What: Shares of Michael Kors Holdings Limited (NYSE:KORS) climbed 15.8% in the month of June, according to data provided by S&P Global Market Intelligence, driven by the company's strong fiscal fourth-quarter 2016 results.
So what: More specifically on June 1, 2016, shares jumped after Michael Kors revealed quarterly revenue climbed 10.9% year over year, to $1.2 billion, and would have risen an even more impressive 11.7% had it not been for the negative impact of foreign currencies. Within that, retail net sales rose 22% (23.4% excluding currencies), to $572.6 million, helped by a 1.5% increase in comparable sales, 142 net new store openings, and the positive influence of e-commerce sales from Michael Kors' digital flagships.
On the bottom line, net income fell 3% year over year, to $177 million. But Michael Kors' share repurchase activity over the same period enabled earnings per share to rise 8.9%, to $0.98 per share. Analysts, on average, were expecting earnings of $0.97 per share on more modest 6% revenue growth.
As I pointed out last month, it also helped that shares of Michael Kors had only just fallen more than 17% the month prior, albeit primarily as the market fretted after peer Fossil Group (NASDAQ:FOSL) blamed a "challenging retail environment" for its own painful report in the middle of May.
Now what: But Michael Kors CEO John Idol specifically stated his company was able to deliver broad geographic growth "despite the challenging retail environment," driven by consumers' positive response to its product offerings and marketing efforts.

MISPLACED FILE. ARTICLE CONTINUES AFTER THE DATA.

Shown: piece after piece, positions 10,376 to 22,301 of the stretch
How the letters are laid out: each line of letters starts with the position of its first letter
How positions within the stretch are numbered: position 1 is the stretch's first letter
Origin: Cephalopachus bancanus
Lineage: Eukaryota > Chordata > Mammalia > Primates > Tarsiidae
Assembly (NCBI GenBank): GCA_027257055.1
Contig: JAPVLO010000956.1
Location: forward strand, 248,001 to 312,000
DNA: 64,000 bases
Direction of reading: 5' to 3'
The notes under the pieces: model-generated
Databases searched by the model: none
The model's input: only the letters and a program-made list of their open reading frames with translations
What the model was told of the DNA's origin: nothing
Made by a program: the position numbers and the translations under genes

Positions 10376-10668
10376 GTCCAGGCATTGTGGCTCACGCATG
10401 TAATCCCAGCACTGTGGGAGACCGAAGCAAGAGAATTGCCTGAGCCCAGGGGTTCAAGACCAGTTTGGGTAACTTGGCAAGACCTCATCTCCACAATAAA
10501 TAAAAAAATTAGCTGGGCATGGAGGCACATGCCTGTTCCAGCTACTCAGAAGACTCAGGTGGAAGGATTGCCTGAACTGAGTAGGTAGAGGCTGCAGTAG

As it stands, Michael Kors hasn't confirmed its next quarterly report. But it should be slated to release fiscal first-quarter 2017 results a few weeks from now. For perspective, its latest guidance calls for quarterly revenue to be between $940 million and $950 million and for adjusted earnings per share in the range of $0.70 to $0.74. With the caveat that we don't lend much credence to Wall Street's near-term demands, it seems analysts are expecting another beat with consensus estimates predicting quarterly revenue of $954.2 million and earnings of $0.74 per share.
That's not to say Michael Kors wasn't underpromising with the intention of overdelivering. But given its recent rise, it seems fair to say investors are in for more volatility -- favorable or not -- depending on whether Michael Kors misses, meets, or exceeds those expectations next month.
Steve Symington has no position in any stocks mentioned. The Motley Fool owns shares of Michael Kors Holdings. The Motley Fool recommends Fossil. Try any of our Foolish newsletter services free for 30 days. We Fools may not all hold the same opinions, but we all believe that considering a diverse range of insights makes us better investors. The Motley Fool has a disclosure policy.